Newspaper Archive of
The Issaquah Press
Issaquah, Washington
August 10, 1983     The Issaquah Press
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August 10, 1983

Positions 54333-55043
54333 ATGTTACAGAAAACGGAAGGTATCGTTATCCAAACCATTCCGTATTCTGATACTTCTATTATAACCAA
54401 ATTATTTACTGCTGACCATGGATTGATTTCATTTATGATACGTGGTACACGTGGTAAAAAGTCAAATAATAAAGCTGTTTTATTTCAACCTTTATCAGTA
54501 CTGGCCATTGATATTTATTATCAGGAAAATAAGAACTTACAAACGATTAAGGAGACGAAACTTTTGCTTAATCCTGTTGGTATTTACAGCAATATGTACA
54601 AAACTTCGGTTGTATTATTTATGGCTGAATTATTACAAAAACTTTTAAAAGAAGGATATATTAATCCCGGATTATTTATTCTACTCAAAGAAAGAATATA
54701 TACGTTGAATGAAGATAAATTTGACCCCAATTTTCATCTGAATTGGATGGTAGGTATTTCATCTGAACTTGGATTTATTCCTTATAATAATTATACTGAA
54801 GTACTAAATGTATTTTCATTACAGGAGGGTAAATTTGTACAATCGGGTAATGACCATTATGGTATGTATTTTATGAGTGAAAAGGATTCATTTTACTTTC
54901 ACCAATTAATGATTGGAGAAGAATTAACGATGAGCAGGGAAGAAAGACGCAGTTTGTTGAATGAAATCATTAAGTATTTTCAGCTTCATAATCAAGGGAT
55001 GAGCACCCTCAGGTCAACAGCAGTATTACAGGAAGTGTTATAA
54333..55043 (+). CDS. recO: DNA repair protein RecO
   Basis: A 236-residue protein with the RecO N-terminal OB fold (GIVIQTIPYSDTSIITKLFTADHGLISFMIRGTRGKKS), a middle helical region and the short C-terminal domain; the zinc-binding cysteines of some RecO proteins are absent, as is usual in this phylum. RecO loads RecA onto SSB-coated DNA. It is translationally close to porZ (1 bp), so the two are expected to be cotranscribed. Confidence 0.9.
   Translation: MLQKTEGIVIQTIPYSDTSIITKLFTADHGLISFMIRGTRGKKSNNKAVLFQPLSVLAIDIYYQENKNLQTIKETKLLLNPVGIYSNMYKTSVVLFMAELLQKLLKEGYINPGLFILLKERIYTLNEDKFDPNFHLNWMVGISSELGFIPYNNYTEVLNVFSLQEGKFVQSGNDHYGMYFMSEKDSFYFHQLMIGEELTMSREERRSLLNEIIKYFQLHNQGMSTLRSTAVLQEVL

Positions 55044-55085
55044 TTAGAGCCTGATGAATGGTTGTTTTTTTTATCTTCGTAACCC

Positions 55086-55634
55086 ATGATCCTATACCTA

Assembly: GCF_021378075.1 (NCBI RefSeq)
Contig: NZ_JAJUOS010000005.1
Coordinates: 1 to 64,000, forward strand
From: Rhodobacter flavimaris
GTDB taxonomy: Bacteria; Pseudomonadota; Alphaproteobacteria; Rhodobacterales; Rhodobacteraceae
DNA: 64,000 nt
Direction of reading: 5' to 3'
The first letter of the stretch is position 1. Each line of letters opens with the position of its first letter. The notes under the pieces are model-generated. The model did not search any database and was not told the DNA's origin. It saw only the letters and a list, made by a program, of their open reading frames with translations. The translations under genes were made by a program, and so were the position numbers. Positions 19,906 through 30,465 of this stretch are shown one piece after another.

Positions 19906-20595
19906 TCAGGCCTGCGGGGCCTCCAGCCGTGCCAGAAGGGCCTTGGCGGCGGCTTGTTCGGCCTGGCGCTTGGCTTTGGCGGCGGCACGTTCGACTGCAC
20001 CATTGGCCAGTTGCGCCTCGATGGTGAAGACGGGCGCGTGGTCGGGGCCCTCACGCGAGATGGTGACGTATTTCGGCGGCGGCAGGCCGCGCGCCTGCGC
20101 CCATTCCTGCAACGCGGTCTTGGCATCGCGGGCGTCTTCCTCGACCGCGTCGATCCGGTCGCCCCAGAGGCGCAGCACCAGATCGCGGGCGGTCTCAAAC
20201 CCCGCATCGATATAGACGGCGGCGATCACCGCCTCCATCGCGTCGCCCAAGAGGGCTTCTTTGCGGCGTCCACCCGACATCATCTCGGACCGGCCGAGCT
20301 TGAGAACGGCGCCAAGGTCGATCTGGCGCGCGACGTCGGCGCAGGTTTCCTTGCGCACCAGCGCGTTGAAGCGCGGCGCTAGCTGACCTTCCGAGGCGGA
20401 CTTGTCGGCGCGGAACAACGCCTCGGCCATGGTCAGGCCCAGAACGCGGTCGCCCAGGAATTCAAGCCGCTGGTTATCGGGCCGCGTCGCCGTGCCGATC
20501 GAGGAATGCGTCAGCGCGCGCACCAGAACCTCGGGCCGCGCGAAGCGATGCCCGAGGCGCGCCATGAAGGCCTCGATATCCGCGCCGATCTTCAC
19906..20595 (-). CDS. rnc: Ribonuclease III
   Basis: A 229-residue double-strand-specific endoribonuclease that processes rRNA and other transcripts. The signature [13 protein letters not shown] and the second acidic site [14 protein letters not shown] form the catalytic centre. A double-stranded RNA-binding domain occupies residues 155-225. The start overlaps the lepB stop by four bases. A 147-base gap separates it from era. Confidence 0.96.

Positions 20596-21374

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Page 2 - The lssaquah Press, Wednesday, August 10, 1983 Opinion Editorial Letters New council memt ers should prepare now We think the administration of Mayor A.J. Culver has a perfect op- portunity in the next six months to see that the three incoming city council members are the best informed and the most aware new members the council has ever welcomed. Normally, the down-to-earth educa- tion of incoming members must wait until after the November general elec- tion. But this year, barring a successful write-in campaign by persons unwilling to file even for the primary, the elec- tions are mere formalities, and the new members known. So are many of the problems and decisions they will face. Annexation, final application of the Comprehensive Plan, traffic planning, the future of the gravel pits, South Cove, the fate of the Lake Sammamish Park acquisition, the Cedar Hills landfill issue and a host of others are available for intensive and well-informed study right now. Perhaps now, a well-coordinated plan to integrate these candidates into city planning would bear much fruit. Small scale teach-ins by city department heads would help eliminate the tradi- tional new member learning curve which seriously slows council actions. Traditionally, it is the year-end budget process which lets ,newcomers get their feet wet. Many major pro- blems are, however, only indirectly money issues. Just how clean will we keep lssaquah Creek? How much stink from Cedar Hills is acceptable? How much traffic can Gilman Boulevard bear? When does "the city" have rights that should come first over homeowner, or taxpayer rights? These questions, too, need careful preparation and study. Council members also need very much to meet in a give-and-take way with voters before they take office. The Issaquah Library Candidates'Night will still be held October 27 to give voters at least one chance to express their views on these and other topics. But the major burden of explaining the issues to the candidates and the can- didates to their employees, remains with the city's chief administrator. If this new council takes office un- prepared it will not be entirely the fault of the three new members. But we will all suffer the consequences. I LET MY LAWN co'rod LONe --WILL YA TAKE THIS IN TRADE ONA tlOM00 Public meetings School Board, Wednesday, August 10, 7 p.m., Administration Service Center. The building contract for Liberty High Phase Two is scheduled to be awarded. The board will discuss the philosophy and operating parameters of four-year high schools and middle schools. Planning Policy Commission, Wednes- day, August 10, 7 p.m., Community Hall. There will be a public hearing on the amend- ment of the zoning code and a public meeting on application of the public use zone on property being considered for an- nexation for a future reservoir. School Board special meeting, Saturday, August 13, l0 a.m., Administration Service Center The board will have a work session on the 83-84 school budget. City Council, Monday, August 15, 7:30 p.m., Community Hall. The mayor's ap- pointment of a new city attorney will be presented and the erosion and sediment con- trol guidelines for developers will be discuss- ed. River and Streams Board. Tuesday, August 16, 7:30 p.m., City Hall Conference Room. Lib'ary Board, Tuesday, August 16, 5 p.m., Library Conference Room. High school parent advisors meet August 24 The Issaquah High School ann student body ofiicers, fall of 1982 and meets Parent Advisory Meeting will Student activities and the monthly to discuss academic, be August 24 at 9 a.m. in ASB budget will be dis- co-curricular, and student re- room B-I of the high school, cussed, iations issues. Parents of All parents are invited to The high school Parent junior high as well as high come and meet with the staff Advisory Group began in the school students are active participants. I I II THE ISSAQUAH PRESS Published every Wednesday since 1900 45 Front St. S. (Box HH), Issaquah, King Co., WA 98027 Phone (206) 392-6434 $10 per year. $17.50 for two years in King County; $10.75 per year outside King County; $5.00 for senior citizens. Deborah Berto, managing editor; Rodi Shemeta Ludlum, associate editor; Terry McLafferty, reporter; Brian Bretland and Joan Blincoe, display advertising; Wilma Coleman, classifieds; Marilyn Boyden, circulation; Myrtle Winslow, bookkeeper; Roxaine Reynolds, Norma Starks, contributing writers; Fred Marler, contributing writer; Debbie Brusius, darkroom technician. DEADLINES News ............................. Friday, 5 p.m. Display Advertising . ............ Monday, 3 p.m. Classified Advertising ............. Monday, 3 p.m. Office Hours ............... Mon.-Fri. 9 a.m.-5 p.m. OFFICIAL PAPER FOR THE CITY OF ISSAQUAH Entered as second class matter at the Issa. quah Post Office under Act of March 2, 1897. A Division Ot Murlay Publishing Company Airfield will profit the city In response to the letter of Marilyn Batura, I offer the fol- lowing. First, as I understand it, the Park Board has received funds from the City of lssaquah to begin initial planning for a presentation to be made to the Washington State Parks Department regarding, the city's proposed use of 80 acres of the Lake Sammamish State Park for multi-use park facilities. These facilities would, or could, include baseball and soccer fields, walking trails, an equestrian center, an area for model airplanes, camping areas, picnic areas and, yes, a relocated skysports center. Ms. Batura indicated that she "paid" $16,000 for a skysports plan. This is only partially true. In allowing for this plan, the city is not providing for the relocation of a private business. Rather, it is admitting the value of the activity in the area and is turning it from private to public business. Secondly, the owners and operators would be sharing the profits of the business with the ity through leases on the property. Instead of going to private individuals, any rent collected would be used by the cityto further enhance the park use of the remainder of the property. In this par- ticular case, it may be that the skysports 'facility would generate more income for the city than the remaining uses combined t Liabilities? Sure. And they would all be insured to the city's required limits. Such an obvious concern would never be overlooked. And finally, one other such activity has been located in the mid-west. This was only on initial investigation and there may very well be more. However, it is important to note that the facility is a major tourist attraction and interacts very well with the remainder of the park site as testified by various county and park officials. In summary, Ms. Batura, the city is not subsidizing a private business but, rather, attempting to utilize the profit- generating ability of an existing activity to help provide for further park activities. It would be public business, well in- sured, and hopefully a boon for all. Sincerely-- Jamey Woodward lssaquah Parachute Center Thanks to vets I would like to thank the pet owners of the community of Issaquah for their response to the vaccination clinic sponsored by area veterinarians on Saturday, July 30. A large number of animals were treated and the veterinarians turned over to Community Enterprises of lssa- quah a check for $875 to be used to further our work with handicapped people. This is but one more example of the caring kind of com- munity in which we are priveleged to live. Special thanks are due to the area vets for their generosity. Sincerely, C. Carl Allen Executive Director Community Enterprises of Issaquah Best wishes for new library The Issaquah Writers' Workshop offers its and best wishes to the new lssaquah Library. Many thanks for the librarians' generosity in use of their facilities for our semi-monthly meetings. Lint lssaquah Letter from the editor The Press has received several letters over the no signatures or missing first or last names. No letter printed unless the full name of the writer is available. A poem called "Issaquah  My Prayer" was recently with no name. A letter regarding the facilities at lssaquah High signed only "Noelle" was in June. Another letter about the high received signed only "J. R. " Please claim Letters policy The lssaquah Press welcomes letters to the editor subjects of local interest. Letters should be typed and submitted no than 5 p.m. Friday for publication for the Wednesday. No letter will be published signed by at least one individual, even if the represents the view of a group. Letters should be no longer than 500 words, Press reserves the right to edit for s length and libel. Teens arrested for burglaries by Terry McLafferty Final pro-trial maneuvers are still being completed in the King County Pro- secutor's office in the case of three lssaquah juveniles ar- rested on suspicion of several residential burglaries in the Mirrormont area. Paul A. Farris, Jr., 14709 Tiger Mountain Road, Timot!Ly . ,;[-INake, 14550 Tiger Mounts'ha Road, and Wendy Carol Meyer, 17330 S.E. 42nd Court, have been released to their families pen- ding court action. According to Deputy Pro- secutor Rexanne Gibson, Hapke is facing four counts of burglary, a case of taking and riding a motor vehicle without permission, criminal trespass and third-degree theft, a misdemeanor. Farris is facing one count of burglary, one of taking and riding, and one of first degree trespass. Meyer, who was arrested on similar charges, has not been notified of the formal charges she faces in court. Meyer, who Gibson says "was known to this office already," and a fourth youth, Wayne M. West, 145747 S.E. 42nd Place, Bellevue, will probably take a different course through the juvenile system than Farris and Hapke, Gibson says. At the time of arrest by King County Sheriff's deputies, the juveniles, aged from 14 to 18, admitted to at least 16 household burglaries and a pair of car thefts in June and July this year. Mostly taken in the thefts were.household articles and outdoor equipment, al- though cash and jewelry .in small a/nountS' was also stolen ...... :, | - ---- -- Several of t#ims anda considerable .portion of the cash -- in glass bottles and small banks -- were recovered by officers during a "tour" of the victimized areas with one:or two of the suspects. Many of the items had been in caches, pending later pickup. ; T Among the identified vic- tims were the Thor family, 25825 144th S.E., James Henry, 12019 lssaquah- Hobart Road, John Gibson, 25613 S.E. 152nd, Rozanna Hindman, 15010 262nd S.E., William R. Rehfield, 14310 258th S.E., and the Austin residence, 25230 S.E. Mirror- mont. A detective sergeant in the Sheriff's precinct handling the case says the age of the suspects and the crowding of the court system suggests that even if convicted, "it is high- ly unlikely that any of them will serve any time in deten- tion at all." :, i:i! : Fair float Jackle Farrlngton shared the Issaquah float with, Miss lasaquah and other princesses last Friday night Torchlight Parade. The float promotes Issaquah s Salmon Days and the events that are part of It. The $2500 f14 sored by the Issaquah Chamber of Commerce which Is Seeking donations to help offset the cost. The float the 1983 Salmon Days festival parade on October 1 with a new Miss Issaquah, to be crowned August 27. PhotO Berto. Sure sign of success: inventing a better job title r' a '' Rodi Shemeta Ludlum l love keeping track of what my fellow college graduates ar e doing with themselves and their degrees. I got an alumni newsletter recently from the School of Journalism at my alma mater and quickly turned to the class notes on the back pages. 1 can stand reading that stuff now because I'm gainfully employed and feel like I'm at least holding my own among my fellow journalists. But it wasn't too long ago that I was home for two years with a baby. You can't call that not working, but it's not the sort of thing you want to admit in class notes either. "Rodi (Shemeta) Ludlum is the mother of a new daughter and works as a housewife in the Seattle area." Yuck. "Oh, poor Rodi," cry my classmates, "She must have married that boyfriend of hers and now she's home washing diapers and reading Good Housekeeping instead of the Columbia Journalism Review. What a shame." 1 thought I'd solved the interrupted career problem pretty well by sending my class note and calling myself a freelance writer. Freelance is the catch-all phrase for all unemployed writers. 1 could even list numerous publications where my work had appeared. The beauty of being an unemployed writer a good thousand miles from college was that I could make up just about anything without the danger of running into a fellow Spartan and being found out. It's true that some very dedicated freelance writers make $30,000 a year, travel all over the world and give expensive seminars on "How To Sell What You Write." More likely though, freelance writers do what I did: pick a subject they're semi-interested in (preferably something obscure like antique spoons or duck decoys), look in the Writer's Market to see if any magazines will buy articles on the sub- ject, send off half a dozen query letters, wait a month and receive a half dozen memos reading, "This material does not suit our needs at this time." Those of us lucky enough to actually sell anything run to the mailbox every day for months waiting for the 50 bucks to arrive. Fellow elasspersons would not be impressed by this poor performance, so it is necessary to improvise your list of publications. Remember the letter to the editor published by the Seattle Times? Sure that counts. The "True Fact" used by the National Lampoon? You bet. The wedding announcement for your sister-in-law that appeared in all the papers? Go ahead, use 'era. No one will ever know. Until they see someone else doing the same thing. I'm an old hand at the class note cheat and now I spot 'em cold'. Any activity with "freelance" in it means "unemployed." The next best word is "consultant," a catch-all phrase for "job-seeker" if there ever was one. "President of his own consulting firm" is also highly suspicious. Of course plenty of alumni with journalism degrees are employed, but it's, uh, not exactly what they Anything with "word processing" in 'it has got secretary. "Public relations" is also shaky. working as a public relations specialist with the Goldstein, Goldman, Goldsmith and Plunk in Translation: receptionist. Then there are those who really do have jobs in but can't resist pumping them up just a tad. ThuS, notices like, "Daryl McKeefer is publisher and editor of the Yellsville Clarion Call Bulletin and Reporter, a California newspaper covering miles in its circulation area. The paper was honored with an award for excellence in news Daryl McKeefer's paper is actually situated test zone in the middle of the Mojave Desert. paper is housed behind the Yellsville (pop. 59) Bar Grille and McKeefer writes all the news, sells the the type, runs off 50 copies a week and peddles through town on a rusty bike. He also covers the council news in nearby Pillbox Springs. He won arJ able mention from the Skagg County branch of tla of Professional Journalists for a five-part series o' women who sprayed tarantulas gold and sold the; Christmas tree ornaments. That was in the "Weekly newspapers with a circulation under Of course there are a few of us simple, honest secure enough to tell our former classmates and truly do for a living. My next class note is read, "Rodi Ludlum is the premiere journalist on Coast (just ask her Mom) and spends much of turning down offers from major metropolitan Oh, here comes another one. Must dash. : i ....